The key challenges were dealing with customer change requests during project development, as well as the significant cost and time required to make these changes. To address these flaws in the Waterfall methodology, the Agile Software Development model was introduced in the mid-1990s.
After that, a simple working system with only a few basic functions is constructed and handed to the customer. Then, until the desired system is released, numerous more iterations/versions are implemented and handed to the customer.
The traditional waterfall methodology is difficult to apply in a real-world software development project. As a result, the Iterative waterfall model can be regarded of as including the essential modifications to the classical waterfall model in order to make it effective in real-world software development projects.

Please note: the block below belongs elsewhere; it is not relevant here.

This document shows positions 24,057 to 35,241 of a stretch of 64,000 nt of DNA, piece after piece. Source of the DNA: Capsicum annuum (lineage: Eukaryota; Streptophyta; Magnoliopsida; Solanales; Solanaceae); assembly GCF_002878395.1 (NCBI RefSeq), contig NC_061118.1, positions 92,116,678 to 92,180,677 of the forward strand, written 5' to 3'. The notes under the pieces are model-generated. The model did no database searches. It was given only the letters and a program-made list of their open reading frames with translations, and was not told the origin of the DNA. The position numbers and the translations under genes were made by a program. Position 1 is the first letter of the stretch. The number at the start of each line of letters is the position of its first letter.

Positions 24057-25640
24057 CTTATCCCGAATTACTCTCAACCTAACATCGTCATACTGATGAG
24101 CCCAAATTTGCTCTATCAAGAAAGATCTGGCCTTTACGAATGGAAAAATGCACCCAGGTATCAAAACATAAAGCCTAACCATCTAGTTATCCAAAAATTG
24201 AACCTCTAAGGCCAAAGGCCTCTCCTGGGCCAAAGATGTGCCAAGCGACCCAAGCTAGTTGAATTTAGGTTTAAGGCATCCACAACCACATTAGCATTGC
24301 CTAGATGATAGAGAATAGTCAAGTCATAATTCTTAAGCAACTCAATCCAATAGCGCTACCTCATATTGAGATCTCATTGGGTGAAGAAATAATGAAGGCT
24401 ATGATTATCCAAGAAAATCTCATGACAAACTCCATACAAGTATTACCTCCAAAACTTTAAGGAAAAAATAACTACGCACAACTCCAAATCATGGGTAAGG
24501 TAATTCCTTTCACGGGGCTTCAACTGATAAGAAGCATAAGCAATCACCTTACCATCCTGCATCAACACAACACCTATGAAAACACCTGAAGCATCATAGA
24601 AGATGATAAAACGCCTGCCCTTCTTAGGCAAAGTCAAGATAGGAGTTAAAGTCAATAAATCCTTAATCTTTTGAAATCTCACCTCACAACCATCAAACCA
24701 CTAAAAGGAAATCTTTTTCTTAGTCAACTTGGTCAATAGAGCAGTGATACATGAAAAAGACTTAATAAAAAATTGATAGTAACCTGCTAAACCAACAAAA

The basic software development life cycle model is the waterfall model. It’s straightforward but idealistic. This model was formerly highly popular, but it is no longer in use. But it’s crucial since the waterfall model is the foundation for all other software development life cycle models.
A programme or set of programmes containing instructions that offer desired functionality is referred to as software. And engineering is the process of creating something that fulfils a specific function and solves problems in a cost-effective manner.